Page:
Thanks for the valuable historical information!!LDMGOLD wrote:Ed:
The first time that the word Superstition was applied to the Superstition Mountains was probably around 1866. The military made several reference to the mountain in their campaign reports as Sierra Supersticiones. Actually most references at the time called the mountains the Salt River Mountains. The first published maps that made clear reference to these mountains as the Superstitions was about 1870. All these maps references can be found in the Hayden Library, Map Section, at Arizona State University. I researched this topic at Hayden Library when I was taking a cartography class for my geology degree a long, long time ago. The name of Superstition Mountains originated from the Anglo farmer of the Salt River Valley who grew hay for the Army at Fort McDowell. These farmers always noticed the Pimas were very superstitious of mountains to the east of the Salt River Valley. The farmers at first made reference to the mountains as the Superstitious Mountains, then the Superstition Mountains. There are different references as to the source of this information, however James H. McClintock, Arizona's official historian c. 1914, recorded the story in several different references, however I don't know how many of them have survived to this day. Hope this information helps answer your questions.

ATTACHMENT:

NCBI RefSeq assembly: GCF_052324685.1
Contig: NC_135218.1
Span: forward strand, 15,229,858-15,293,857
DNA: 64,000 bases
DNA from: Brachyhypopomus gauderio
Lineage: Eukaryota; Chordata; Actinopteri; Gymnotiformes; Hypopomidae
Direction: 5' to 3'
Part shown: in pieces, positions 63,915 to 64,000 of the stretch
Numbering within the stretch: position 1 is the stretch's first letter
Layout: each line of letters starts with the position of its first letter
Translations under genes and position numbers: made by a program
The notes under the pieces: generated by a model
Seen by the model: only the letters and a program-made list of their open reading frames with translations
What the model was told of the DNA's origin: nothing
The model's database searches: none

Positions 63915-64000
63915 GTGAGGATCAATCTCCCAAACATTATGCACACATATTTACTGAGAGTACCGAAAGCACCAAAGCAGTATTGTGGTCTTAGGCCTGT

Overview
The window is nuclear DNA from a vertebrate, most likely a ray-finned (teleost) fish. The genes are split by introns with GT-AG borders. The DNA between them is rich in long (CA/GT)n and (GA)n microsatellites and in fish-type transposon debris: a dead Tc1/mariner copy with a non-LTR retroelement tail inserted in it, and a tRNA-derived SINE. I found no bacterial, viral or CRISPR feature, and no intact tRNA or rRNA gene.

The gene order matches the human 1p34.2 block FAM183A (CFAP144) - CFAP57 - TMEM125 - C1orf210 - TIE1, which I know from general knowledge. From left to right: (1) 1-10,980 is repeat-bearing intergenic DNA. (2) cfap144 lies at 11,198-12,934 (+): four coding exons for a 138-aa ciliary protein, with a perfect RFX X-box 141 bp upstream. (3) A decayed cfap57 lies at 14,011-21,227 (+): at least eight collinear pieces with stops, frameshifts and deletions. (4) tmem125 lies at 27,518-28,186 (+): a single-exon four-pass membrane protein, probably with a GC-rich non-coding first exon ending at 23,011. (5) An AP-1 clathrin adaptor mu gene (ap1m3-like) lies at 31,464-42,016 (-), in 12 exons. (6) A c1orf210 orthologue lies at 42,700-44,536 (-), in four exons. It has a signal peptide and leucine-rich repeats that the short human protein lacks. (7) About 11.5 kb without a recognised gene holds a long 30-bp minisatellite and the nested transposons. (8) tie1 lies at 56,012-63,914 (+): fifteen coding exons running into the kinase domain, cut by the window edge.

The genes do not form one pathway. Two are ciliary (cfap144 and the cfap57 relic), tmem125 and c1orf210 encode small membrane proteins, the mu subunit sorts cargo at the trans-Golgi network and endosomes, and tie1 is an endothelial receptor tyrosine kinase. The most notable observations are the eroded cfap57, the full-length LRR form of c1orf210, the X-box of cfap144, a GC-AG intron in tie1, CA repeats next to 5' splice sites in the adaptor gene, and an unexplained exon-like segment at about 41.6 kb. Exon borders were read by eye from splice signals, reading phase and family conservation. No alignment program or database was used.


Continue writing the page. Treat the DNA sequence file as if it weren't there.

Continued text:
All this information should be available at the Superstition Mountain-Lost Dutchman Museum on the Apache Trail northeast of Apache Junction.
Wonder what made the Pima’s so skittish of the mountains? Or was it just their sly way of trying to keep something pure from outsiders? Did Coronado ever visit these mountains as so many writers have conjectured? Or more specifically: did he ever see the Supers from the west side? How extensively did the Hohokam explore these mountains?
I’m just thinking out loud and rhetorically inquiring.
I have to be careful I don’t get to far a field.
I’m famous for that!
Especially about libraries. Arizona as some great collections. Hayden, Heard, Pueblo Grande, Apache Junction, you mentioned. Someday, I’ll get my ducks in a row and try to do some research in these fine centers. I’m concentrating on the Phoenix town site canal system. So the earlier discussion about the crossing of the Salt River really got my interest!
Tom, do you know if the Salt River Project offices in Tempe still have the museum displays of the canals works?